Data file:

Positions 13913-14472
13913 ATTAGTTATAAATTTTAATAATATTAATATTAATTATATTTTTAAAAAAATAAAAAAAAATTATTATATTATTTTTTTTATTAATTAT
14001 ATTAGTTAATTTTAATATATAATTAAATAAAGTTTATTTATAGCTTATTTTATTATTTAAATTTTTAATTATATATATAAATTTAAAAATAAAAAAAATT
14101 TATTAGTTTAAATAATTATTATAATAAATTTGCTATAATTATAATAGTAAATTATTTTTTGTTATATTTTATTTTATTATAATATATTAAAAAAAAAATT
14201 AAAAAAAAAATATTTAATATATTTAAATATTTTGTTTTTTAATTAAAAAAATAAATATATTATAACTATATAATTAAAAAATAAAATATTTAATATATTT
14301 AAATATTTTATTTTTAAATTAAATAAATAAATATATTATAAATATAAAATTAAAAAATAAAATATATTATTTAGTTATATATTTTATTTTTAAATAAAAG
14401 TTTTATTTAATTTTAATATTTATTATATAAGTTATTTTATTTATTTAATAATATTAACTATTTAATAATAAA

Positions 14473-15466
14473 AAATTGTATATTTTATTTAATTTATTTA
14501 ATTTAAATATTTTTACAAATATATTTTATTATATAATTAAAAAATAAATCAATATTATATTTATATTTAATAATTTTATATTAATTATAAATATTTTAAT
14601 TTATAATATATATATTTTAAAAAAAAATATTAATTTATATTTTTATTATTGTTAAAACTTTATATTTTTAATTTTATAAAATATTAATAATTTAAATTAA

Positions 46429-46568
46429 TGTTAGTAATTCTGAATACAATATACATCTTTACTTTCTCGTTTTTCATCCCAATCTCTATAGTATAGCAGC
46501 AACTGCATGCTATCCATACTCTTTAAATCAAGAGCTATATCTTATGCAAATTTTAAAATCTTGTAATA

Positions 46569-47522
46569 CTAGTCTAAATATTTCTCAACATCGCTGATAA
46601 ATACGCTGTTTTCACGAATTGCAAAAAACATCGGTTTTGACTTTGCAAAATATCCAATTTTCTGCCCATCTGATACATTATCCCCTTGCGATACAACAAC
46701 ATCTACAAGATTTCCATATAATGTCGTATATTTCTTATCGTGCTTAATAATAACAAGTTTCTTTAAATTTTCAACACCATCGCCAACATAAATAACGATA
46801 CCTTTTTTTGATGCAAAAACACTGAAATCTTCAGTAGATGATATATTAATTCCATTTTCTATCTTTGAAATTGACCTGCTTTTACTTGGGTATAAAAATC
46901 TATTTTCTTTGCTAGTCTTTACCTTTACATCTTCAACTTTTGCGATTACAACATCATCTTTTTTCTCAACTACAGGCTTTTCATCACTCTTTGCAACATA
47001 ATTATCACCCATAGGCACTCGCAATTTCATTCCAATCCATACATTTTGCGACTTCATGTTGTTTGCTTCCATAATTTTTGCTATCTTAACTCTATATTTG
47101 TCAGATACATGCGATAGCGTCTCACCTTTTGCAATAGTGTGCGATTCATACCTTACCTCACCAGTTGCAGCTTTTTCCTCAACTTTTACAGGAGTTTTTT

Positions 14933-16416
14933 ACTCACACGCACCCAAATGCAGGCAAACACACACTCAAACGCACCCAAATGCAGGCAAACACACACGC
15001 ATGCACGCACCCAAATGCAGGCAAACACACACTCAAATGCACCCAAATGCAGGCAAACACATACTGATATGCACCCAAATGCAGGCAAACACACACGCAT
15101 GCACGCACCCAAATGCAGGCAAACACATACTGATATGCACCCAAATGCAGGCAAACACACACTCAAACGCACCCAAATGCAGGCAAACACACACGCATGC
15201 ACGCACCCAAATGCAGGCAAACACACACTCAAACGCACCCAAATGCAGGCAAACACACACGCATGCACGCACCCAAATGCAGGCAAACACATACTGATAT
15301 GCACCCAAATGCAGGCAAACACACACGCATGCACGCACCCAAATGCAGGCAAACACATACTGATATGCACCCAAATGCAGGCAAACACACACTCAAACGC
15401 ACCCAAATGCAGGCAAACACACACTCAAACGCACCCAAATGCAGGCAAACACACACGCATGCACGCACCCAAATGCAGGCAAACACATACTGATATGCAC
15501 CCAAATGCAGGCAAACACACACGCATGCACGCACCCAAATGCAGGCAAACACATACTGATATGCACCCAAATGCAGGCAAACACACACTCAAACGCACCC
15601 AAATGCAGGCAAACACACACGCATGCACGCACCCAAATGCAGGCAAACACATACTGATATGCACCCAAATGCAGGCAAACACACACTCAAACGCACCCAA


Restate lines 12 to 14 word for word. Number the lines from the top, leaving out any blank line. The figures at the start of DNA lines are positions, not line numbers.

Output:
Positions 46429-46568
46429 TGTTAGTAATTCTGAATACAATATACATCTTTACTTTCTCGTTTTTCATCCCAATCTCTATAGTATAGCAGC
46501 AACTGCATGCTATCCATACTCTTTAAATCAAGAGCTATATCTTATGCAAATTTTAAAATCTTGTAATA